The title refers to the central character—British diplomat Justin Quayle(Ralph Fiennes), a man who likes to garden and stay out of trouble. But when his wife Tessa (Rachel Weisz), an activist working in Kenya, is murdered, he ends up digging into the dirt of corporate greed and its consequences on the weak and the vulnerable.
Christian critics generally praised the movie's merits.
Dick Staub (CultureWatch), author of Christian Wisdom of the Jedi Masters, finds wisdom in this film as well. "The Constant Gardener is a must-see film for multi-layered reasons. It is a great cinematic accomplishment combining a truly compelling story, gripping, memorable performances and exotic locations. … It is also a film with a conscience, angry about the abuse of the poor, specifically in Africa, through a conspiracy of governments and mega-corporations, in this case pharmaceutical companies." He exhorts readers to allow the film to "tamper with your sense of calling and responsibility, if not for this specific set of issues, for the ones you are aware of and could personally get involved with now."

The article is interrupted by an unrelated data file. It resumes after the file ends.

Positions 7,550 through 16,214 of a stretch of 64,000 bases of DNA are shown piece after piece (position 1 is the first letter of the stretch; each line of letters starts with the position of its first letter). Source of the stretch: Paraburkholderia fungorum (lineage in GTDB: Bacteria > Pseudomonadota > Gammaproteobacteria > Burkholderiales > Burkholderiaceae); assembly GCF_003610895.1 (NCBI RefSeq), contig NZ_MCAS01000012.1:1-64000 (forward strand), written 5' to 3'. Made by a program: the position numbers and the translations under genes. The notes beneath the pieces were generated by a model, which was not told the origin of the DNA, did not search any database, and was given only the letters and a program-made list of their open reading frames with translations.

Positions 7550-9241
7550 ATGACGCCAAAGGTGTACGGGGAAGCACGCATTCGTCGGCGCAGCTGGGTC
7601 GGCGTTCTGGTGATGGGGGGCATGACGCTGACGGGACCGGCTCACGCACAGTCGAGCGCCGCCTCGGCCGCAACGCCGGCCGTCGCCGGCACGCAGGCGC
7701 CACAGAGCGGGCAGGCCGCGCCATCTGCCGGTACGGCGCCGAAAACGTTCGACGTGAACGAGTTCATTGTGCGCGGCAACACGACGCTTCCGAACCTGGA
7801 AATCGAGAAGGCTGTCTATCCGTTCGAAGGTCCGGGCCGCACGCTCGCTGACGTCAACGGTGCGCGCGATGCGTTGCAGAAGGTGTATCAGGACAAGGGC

Harry Forbes (Catholic News Service) raves, "Fiennes is at his very best, showing how his easygoing complacency morphs into an impassioned activism much like that of his wife. Weisz is appropriately obnoxious in her strident activism, but likable too. Besides their excellent work, there are also solid acting turns by [Danny] Huston, Gerard McSorley, Richard McCabe, Bill Nighy and Pete Postlethwaite. … All in all, this is a quality film with an important social justice message."